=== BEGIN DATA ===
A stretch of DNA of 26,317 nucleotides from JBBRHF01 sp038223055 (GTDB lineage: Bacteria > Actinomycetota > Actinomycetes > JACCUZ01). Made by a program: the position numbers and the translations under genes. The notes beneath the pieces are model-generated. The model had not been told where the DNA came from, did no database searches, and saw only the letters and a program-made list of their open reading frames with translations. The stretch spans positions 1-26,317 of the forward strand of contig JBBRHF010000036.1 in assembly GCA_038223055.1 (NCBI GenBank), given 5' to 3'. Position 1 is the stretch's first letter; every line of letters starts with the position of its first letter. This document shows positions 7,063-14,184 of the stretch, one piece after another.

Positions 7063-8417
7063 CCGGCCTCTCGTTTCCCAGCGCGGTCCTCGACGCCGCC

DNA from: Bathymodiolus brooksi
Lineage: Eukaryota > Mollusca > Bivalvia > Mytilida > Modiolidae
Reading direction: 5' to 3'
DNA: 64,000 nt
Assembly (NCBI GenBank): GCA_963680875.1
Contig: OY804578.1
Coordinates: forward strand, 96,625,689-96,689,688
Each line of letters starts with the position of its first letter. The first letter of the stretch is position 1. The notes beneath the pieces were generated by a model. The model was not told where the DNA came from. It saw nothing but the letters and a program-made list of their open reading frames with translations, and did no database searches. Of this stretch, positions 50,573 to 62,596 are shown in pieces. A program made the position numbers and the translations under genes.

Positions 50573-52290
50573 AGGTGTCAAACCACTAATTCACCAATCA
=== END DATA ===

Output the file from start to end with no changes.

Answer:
A stretch of DNA of 26,317 nucleotides from JBBRHF01 sp038223055 (GTDB lineage: Bacteria > Actinomycetota > Actinomycetes > JACCUZ01). Made by a program: the position numbers and the translations under genes. The notes beneath the pieces are model-generated. The model had not been told where the DNA came from, did no database searches, and saw only the letters and a program-made list of their open reading frames with translations. The stretch spans positions 1-26,317 of the forward strand of contig JBBRHF010000036.1 in assembly GCA_038223055.1 (NCBI GenBank), given 5' to 3'. Position 1 is the stretch's first letter; every line of letters starts with the position of its first letter. This document shows positions 7,063-14,184 of the stretch, one piece after another.

Positions 7063-8417
7063 CCGGCCTCTCGTTTCCCAGCGCGGTCCTCGACGCCGCC

DNA from: Bathymodiolus brooksi
Lineage: Eukaryota > Mollusca > Bivalvia > Mytilida > Modiolidae
Reading direction: 5' to 3'
DNA: 64,000 nt
Assembly (NCBI GenBank): GCA_963680875.1
Contig: OY804578.1
Coordinates: forward strand, 96,625,689-96,689,688
Each line of letters starts with the position of its first letter. The first letter of the stretch is position 1. The notes beneath the pieces were generated by a model. The model was not told where the DNA came from. It saw nothing but the letters and a program-made list of their open reading frames with translations, and did no database searches. Of this stretch, positions 50,573 to 62,596 are shown in pieces. A program made the position numbers and the translations under genes.

Positions 50573-52290
50573 AGGTGTCAAACCACTAATTCACCAATCA